Boulder City’s Coffee Cup has been featured on “Diners, Drive-Ins and Dives,” so which is it? Well, it doesn’t have a drive-in, so we can rule that out. That leaves diner or dive, and I’d place it somewhere in the middle.
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It seems that just about everybody’s doing small plates/tapas these days. But I can’t think of anybody doing it better than David Clawson Restaurant.
Wolfgang Puck’s Downtown Summerlin restaurant will survive the suburbs, where other celebrity chefs have failed, because of a varied, accessible menu and attentive service.
Every deli offers an Italian sub, but Taste of the Town readers offer their suggestions for the best.
The food at Sugar Factory Town Square was well-executed but didn’t offer much in the way of creativity. The emphasis, it seems, is mostly on the drinks.
Sauce is the backbone of any Italian place, and Sauce’s sauces, coupled with innovative touches, definitely delivered.
Taste of the Town readers find Jack Daniel’s mustard, cioppino in a bottle, juniper berries and chicken mole.
Biscuits Cafe departs from the norm of breakfast-and-lunch places in decor. While the interior is attractive, it’s fairly streamlined and not so cluttered that I found myself wondering about the poor soul who has to dust it all. When it comes to the food, though, Biscuits Cafe tucks snugly into the genre.
Taste of the Town readers find kishka, both the Polish and Jewish versions.
What makes Crazy Pita so popular? It’s not the food, because you can find more inspired versions elsewhere. But Crazy Pita seems to have hit on a winning combination of super-friendly service, low prices and convenient locations.
Unlike its predecessors, SkinnyFats may actually have a chance of survival, in large part because it manages to deftly bridge the healthy/heifer gap.
The food at Giada was fantastic, the airy restaurant with its sweeping view of the Strip very pleasant, and service really very good — aside from some subtle and not-so-subtle upselling.
Alisa Catanzaro emailed that her 89-year-old father, John, told her recently that he couldn’t afford his favorite dessert back in the ’60s, so she decided to make him Charlotte Russe at Christmastime.
They don’t bring you chips and salsa when you sit down at Mercadito. And frankly, we didn’t even notice until later, because there’s so much going on at this Mexican restaurant that isn’t a typical Mexican restaurant.
The C.A.S. in Pot Liquor C.A.S. stands for Contemporary American Smokehouse, and in that context, the restaurant serves just what you’d expect: ribs, smoked chicken, pulled pork and brisket. But …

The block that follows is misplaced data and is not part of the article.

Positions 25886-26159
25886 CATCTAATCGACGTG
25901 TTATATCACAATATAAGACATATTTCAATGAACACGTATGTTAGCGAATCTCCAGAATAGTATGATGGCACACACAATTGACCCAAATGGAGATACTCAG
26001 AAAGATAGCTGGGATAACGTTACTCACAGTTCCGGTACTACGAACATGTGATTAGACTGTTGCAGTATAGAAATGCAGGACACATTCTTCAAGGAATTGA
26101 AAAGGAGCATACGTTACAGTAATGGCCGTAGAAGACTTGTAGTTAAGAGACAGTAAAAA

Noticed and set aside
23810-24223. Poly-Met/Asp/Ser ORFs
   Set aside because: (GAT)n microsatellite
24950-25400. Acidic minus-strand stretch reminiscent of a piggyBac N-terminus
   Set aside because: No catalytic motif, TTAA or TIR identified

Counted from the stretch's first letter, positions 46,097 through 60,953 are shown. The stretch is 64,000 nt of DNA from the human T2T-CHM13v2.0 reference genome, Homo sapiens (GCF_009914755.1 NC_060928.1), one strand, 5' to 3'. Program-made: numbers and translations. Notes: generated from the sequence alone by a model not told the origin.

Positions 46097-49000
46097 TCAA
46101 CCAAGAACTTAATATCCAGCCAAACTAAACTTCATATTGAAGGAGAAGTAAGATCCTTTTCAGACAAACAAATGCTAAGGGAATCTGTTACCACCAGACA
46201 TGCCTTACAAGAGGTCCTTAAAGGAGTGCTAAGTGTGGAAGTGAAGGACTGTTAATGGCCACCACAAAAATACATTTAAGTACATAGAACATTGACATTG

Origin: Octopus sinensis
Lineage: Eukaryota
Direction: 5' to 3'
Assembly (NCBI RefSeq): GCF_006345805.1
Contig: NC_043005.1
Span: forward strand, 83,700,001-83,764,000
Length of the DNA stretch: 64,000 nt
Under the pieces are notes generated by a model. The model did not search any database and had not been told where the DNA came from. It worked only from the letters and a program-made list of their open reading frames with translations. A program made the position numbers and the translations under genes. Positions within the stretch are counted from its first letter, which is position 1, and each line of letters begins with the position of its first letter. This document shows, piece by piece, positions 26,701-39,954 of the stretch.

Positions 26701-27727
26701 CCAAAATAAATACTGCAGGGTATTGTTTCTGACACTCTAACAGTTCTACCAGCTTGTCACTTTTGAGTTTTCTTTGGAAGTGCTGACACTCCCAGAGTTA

Well, it appears we have a cured-meatsapalooza today. Taste of the Town has had reader requests about corned beef, pastrami and corned beef tongue in the past few weeks, and today we have the results.
The espresso-infused pancakes with chocolate whipped cream, and the strawberry-shortcake French toast were awfully tempting, but we also were intrigued by the Korean-fusion breakfasts at Kailyn’s Diner. And for good reason, because they were fusion at its finest.
Pimento cheese, the Southern staple being sought by reader Michaeline Logan, has been a frequent request to Taste of the Town over the years. The difference between then and now is that now it’s available locally.
OK, I’ll be honest: I didn’t expect Made L.V. to be anything less than stellar.
Taste of the Town readers find buckwheat pancake mix, Drake’s Cakes, Polly-O ricotta, Grandma Sycamore’s bread and fresh Romano.
Jalisco promises “the great flavors from south of the border with a new, fresh twist,” so that’s what we went looking for — and found.
Hamburger and hot dog relish are not quite the same, but Taste of the Town readers managed to find both at Glazier’s Food Marketplace.
We had a feeling from the moment our dish of Oysters Rockefeller was placed on the table at Anthony’s Steak & Seafood at M Resort that they were going to be something special. And these oysters weren’t all window dressing.
T.A. Riggins was looking for cole slaw similar to that which KFC used to serve, and Taste of the Town readers responded.
The Sparklings seems a little incongruous, so I’ll quit trying to figure it out and appreciate it for what it is: a restaurant serving a varied menu of well-prepared dishes in a pleasant environment.